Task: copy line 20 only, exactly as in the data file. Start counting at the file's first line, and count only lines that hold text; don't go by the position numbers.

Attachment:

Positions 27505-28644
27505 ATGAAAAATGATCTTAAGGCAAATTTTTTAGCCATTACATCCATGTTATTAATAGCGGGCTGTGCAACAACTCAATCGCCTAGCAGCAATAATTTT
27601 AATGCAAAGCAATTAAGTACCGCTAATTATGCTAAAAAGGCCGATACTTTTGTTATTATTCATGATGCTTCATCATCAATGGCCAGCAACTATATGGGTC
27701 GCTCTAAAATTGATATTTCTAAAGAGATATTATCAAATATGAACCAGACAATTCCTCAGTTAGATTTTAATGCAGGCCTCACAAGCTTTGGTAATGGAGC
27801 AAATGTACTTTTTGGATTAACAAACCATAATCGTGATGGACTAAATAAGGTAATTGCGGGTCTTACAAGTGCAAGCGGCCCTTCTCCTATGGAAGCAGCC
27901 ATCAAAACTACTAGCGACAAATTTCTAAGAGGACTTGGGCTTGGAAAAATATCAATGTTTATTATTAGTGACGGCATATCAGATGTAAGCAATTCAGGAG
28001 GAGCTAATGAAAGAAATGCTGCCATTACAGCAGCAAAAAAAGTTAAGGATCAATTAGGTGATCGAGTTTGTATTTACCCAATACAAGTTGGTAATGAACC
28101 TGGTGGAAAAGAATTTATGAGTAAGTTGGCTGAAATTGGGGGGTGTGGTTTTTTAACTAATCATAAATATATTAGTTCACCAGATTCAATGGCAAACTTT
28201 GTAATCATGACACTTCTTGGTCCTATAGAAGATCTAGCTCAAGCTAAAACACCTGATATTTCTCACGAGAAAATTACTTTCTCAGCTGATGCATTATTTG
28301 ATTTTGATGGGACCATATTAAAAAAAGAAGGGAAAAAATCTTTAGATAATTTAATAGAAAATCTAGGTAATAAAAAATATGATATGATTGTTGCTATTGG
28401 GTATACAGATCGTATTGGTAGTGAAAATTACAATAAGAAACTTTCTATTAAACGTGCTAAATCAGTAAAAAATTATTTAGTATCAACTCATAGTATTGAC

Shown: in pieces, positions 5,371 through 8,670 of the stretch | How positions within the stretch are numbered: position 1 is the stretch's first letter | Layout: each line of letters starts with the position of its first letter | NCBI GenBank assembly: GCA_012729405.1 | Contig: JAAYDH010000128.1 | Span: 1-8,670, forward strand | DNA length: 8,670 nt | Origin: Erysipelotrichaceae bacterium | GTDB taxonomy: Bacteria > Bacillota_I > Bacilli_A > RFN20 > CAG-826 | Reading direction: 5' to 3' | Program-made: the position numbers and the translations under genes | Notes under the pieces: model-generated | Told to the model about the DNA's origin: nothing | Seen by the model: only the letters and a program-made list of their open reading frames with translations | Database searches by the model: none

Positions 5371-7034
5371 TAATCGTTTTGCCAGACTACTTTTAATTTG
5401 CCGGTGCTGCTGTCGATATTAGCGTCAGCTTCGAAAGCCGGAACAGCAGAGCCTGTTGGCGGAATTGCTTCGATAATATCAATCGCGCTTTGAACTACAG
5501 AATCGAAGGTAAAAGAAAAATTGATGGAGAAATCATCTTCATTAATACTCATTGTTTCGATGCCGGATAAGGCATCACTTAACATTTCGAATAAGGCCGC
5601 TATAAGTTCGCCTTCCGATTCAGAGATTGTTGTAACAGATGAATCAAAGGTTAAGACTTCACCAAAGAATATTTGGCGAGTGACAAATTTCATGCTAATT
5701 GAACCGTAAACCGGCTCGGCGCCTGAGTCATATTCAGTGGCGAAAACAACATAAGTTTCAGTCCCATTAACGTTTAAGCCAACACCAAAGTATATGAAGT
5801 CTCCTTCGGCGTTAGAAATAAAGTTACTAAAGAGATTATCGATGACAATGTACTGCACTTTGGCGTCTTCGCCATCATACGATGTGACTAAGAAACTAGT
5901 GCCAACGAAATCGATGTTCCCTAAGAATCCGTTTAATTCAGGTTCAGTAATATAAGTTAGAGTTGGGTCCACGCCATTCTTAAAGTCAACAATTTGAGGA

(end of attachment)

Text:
5901 GCCAACGAAATCGATGTTCCCTAAGAATCCGTTTAATTCAGGTTCAGTAATATAAGTTAGAGTTGGGTCCACGCCATTCTTAAAGTCAACAATTTGAGGA